Return of the Prodigal Son by Pompeo Batoni - 1773

Evolution for the Catholic Student

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Tuesday, August 14, 2012

Grant Us the Grace to Persevere

Grant Us the Grace 
to Persevere

A couple of weeks ago on Sunday, the Gospel reading was Mark 6:7-13, in which Jesus sends the Apostles out two by two to preach repentance and heal the sick.  One line of the Gospel really struck me as I listened to it: “The Twelve drove out many demons, and they anointed with oil many who were sick and cured them.”
The words that particularly struck me were, “The Twelve.”  I had read this passage many times, but at Mass it struck me, Judas was part of the Twelve.  He went around and drove out demons and healed the sick.  He performed mighty deeds in Jesus’s Name and saw the power and miracles It produced.  And yet, in the not too distant future, he would fall away.  He would betray Christ and take his own life in despair.
How could he have turned on Jesus after having seen and done the things he had?  It was a rather humbling consideration.  Often we can fall into the trap of becoming complacent in our Faith.  We become convinced of the truth of Catholicism, we give our lives to Jesus, try to live in an upright manner, receive the incredible Graces He gives us, and then often feel like we are safe and secure from ever falling away.
I have seen in my life men who I would consider much stronger and holier than I fall away.  Priests who dedicated their lives to Jesus with the most sincere of hearts who have betrayed their vows.  Men who I had respected who became unfaithful to their wives.
Now I don’t contemplate these things in a spirit of judgment.  And I know that the vast majority of priests live virtuous lives dedicated to their Lord, while countless men commit themselves to their wives and families faithfully.  Yet there are those few, whom I admired, who have fallen away.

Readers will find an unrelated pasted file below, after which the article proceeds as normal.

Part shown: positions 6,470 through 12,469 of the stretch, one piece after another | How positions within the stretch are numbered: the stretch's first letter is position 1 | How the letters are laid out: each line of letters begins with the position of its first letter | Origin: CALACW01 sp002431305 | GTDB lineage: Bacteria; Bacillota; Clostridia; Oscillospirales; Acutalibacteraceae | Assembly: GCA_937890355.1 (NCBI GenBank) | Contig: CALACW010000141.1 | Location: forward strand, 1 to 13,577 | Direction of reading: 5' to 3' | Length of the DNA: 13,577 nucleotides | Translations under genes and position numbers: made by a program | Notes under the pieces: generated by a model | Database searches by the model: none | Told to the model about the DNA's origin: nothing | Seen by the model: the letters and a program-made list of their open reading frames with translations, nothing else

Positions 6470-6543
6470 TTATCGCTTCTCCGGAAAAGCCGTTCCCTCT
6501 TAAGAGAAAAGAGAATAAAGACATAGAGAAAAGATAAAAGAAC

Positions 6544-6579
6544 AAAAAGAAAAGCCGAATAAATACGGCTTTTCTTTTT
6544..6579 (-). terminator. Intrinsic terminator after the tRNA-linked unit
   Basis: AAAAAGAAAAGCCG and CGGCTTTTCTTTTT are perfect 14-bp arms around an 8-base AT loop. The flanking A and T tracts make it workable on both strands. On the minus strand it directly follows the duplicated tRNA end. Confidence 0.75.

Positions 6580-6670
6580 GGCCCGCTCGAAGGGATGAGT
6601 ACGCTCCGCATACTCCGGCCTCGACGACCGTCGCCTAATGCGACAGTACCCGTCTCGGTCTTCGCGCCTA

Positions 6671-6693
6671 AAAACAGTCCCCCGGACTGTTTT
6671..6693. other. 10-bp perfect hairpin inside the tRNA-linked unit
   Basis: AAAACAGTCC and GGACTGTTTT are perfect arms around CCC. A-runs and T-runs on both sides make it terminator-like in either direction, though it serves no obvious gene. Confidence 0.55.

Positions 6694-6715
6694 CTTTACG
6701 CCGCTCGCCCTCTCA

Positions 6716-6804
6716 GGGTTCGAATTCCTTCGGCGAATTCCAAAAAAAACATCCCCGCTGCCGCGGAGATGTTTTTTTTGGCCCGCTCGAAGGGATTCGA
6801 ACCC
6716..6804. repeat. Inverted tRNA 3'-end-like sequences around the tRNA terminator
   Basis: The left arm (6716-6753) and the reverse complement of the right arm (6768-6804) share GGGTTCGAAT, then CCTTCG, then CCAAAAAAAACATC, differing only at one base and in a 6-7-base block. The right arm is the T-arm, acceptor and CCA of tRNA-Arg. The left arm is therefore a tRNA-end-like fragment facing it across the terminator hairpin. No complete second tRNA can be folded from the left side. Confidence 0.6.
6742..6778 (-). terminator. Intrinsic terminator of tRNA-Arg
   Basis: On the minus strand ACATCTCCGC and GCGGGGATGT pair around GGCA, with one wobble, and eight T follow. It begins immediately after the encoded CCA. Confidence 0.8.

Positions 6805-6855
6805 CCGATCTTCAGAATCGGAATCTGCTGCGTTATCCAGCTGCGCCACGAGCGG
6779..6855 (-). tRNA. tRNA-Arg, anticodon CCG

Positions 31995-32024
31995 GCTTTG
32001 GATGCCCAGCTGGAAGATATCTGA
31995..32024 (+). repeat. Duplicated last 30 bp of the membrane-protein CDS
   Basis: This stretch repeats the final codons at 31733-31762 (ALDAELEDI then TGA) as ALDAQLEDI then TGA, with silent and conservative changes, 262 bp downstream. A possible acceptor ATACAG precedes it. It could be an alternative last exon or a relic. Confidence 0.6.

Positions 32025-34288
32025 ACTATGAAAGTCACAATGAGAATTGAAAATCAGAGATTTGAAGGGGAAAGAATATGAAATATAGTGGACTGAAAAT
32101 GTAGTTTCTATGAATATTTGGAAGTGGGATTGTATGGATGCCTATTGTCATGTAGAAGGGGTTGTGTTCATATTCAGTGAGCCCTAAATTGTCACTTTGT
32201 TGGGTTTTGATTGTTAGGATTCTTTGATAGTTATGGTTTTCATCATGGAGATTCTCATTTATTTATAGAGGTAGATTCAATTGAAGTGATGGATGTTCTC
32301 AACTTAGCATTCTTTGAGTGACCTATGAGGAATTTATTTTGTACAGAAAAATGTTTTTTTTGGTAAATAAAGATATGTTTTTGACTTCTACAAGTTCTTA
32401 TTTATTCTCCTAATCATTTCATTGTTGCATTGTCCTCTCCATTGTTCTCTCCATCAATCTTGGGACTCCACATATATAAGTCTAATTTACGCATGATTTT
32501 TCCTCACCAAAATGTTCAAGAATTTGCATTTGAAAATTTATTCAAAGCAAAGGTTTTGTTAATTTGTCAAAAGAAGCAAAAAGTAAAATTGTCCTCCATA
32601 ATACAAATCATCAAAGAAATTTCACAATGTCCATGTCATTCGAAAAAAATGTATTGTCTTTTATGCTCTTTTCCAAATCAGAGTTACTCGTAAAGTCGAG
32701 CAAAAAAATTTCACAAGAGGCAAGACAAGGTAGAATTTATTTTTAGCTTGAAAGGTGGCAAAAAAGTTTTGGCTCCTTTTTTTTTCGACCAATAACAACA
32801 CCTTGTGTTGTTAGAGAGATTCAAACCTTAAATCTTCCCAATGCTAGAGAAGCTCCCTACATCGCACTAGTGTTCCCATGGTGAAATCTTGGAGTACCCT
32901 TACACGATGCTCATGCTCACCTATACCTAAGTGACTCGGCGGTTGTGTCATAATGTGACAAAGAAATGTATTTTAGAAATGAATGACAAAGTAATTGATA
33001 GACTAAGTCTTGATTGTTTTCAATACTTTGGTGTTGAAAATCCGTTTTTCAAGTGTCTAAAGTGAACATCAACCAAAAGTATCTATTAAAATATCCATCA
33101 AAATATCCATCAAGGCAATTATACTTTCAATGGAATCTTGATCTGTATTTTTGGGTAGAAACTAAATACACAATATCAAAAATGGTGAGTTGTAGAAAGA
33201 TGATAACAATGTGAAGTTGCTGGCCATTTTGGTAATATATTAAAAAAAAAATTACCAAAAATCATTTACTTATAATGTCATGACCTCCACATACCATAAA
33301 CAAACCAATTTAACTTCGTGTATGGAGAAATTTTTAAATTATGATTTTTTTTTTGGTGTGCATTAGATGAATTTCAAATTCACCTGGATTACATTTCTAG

What happened to them?  What happened to Judas?  And if they can fall, what can happen to me?  It shakes me out of my complacency.  And it is a reminder to all of us that conversion is a continual process, and that sin remains a constant threat.
I recognize that when my prayer life begins to weaken, I begin to weaken.  When I tolerate or rationalize small sins, larger ones become much harder to resist.  God provides the Grace to live holy lives, but we must never forget that we are in the middle of a war.
As Scripture says: “Your opponent the devil is prowling around like a lion looking for someone to devour.  Resist him, steadfast in your Faith.”  As Catholics we should remember that this is true.  Our Lord has given us all the weapons we need to defeat the enemy, but we must make use of them consistently.
Prayer, fasting, the Eucharist, Confession, good works – all these are weapons, and they discipline our flesh and our spirits so that we will not fall away.
God has promised us the Grace to persevere, and with His help and with the use of the weapons He has given us, we will.  But Judas should serve as a reminder that we are never secure enough to become lazy or complacent.
Finally, we should remember to pray for each other, and especially for our priests.  They have become so busy, with so many demands placed on them, it can be a challenge for them to nurture their own spiritual lives.  And there is nothing we need more, nothing more powerful, than holy priests.  So let us not forget to pray for them and their spiritual lives.  And let us follow the example of the eleven that did not fall away, keep our focus on Jesus, and persevere to the end.